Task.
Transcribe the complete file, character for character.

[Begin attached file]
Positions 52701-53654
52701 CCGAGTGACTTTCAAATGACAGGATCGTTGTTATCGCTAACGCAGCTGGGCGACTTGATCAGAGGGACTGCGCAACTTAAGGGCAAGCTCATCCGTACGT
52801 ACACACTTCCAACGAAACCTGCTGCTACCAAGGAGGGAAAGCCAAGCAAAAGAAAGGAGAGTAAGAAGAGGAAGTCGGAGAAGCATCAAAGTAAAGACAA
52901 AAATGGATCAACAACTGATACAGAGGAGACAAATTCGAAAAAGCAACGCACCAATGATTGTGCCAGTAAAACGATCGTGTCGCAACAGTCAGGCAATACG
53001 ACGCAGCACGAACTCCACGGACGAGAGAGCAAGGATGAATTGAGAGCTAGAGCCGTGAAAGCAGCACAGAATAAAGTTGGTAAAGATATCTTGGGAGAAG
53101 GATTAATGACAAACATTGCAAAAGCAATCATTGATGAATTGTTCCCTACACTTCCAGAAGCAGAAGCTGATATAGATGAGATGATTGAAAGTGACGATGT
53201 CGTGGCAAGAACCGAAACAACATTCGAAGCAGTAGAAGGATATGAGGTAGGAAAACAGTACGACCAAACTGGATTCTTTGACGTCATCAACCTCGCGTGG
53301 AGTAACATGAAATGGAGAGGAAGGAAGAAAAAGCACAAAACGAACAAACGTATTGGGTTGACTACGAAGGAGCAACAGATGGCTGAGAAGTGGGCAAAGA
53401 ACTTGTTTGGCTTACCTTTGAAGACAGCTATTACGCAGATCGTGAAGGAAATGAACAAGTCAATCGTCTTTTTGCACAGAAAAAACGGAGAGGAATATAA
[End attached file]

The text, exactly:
Positions 52701-53654
52701 CCGAGTGACTTTCAAATGACAGGATCGTTGTTATCGCTAACGCAGCTGGGCGACTTGATCAGAGGGACTGCGCAACTTAAGGGCAAGCTCATCCGTACGT
52801 ACACACTTCCAACGAAACCTGCTGCTACCAAGGAGGGAAAGCCAAGCAAAAGAAAGGAGAGTAAGAAGAGGAAGTCGGAGAAGCATCAAAGTAAAGACAA
52901 AAATGGATCAACAACTGATACAGAGGAGACAAATTCGAAAAAGCAACGCACCAATGATTGTGCCAGTAAAACGATCGTGTCGCAACAGTCAGGCAATACG
53001 ACGCAGCACGAACTCCACGGACGAGAGAGCAAGGATGAATTGAGAGCTAGAGCCGTGAAAGCAGCACAGAATAAAGTTGGTAAAGATATCTTGGGAGAAG
53101 GATTAATGACAAACATTGCAAAAGCAATCATTGATGAATTGTTCCCTACACTTCCAGAAGCAGAAGCTGATATAGATGAGATGATTGAAAGTGACGATGT
53201 CGTGGCAAGAACCGAAACAACATTCGAAGCAGTAGAAGGATATGAGGTAGGAAAACAGTACGACCAAACTGGATTCTTTGACGTCATCAACCTCGCGTGG
53301 AGTAACATGAAATGGAGAGGAAGGAAGAAAAAGCACAAAACGAACAAACGTATTGGGTTGACTACGAAGGAGCAACAGATGGCTGAGAAGTGGGCAAAGA
53401 ACTTGTTTGGCTTACCTTTGAAGACAGCTATTACGCAGATCGTGAAGGAAATGAACAAGTCAATCGTCTTTTTGCACAGAAAAAACGGAGAGGAATATAA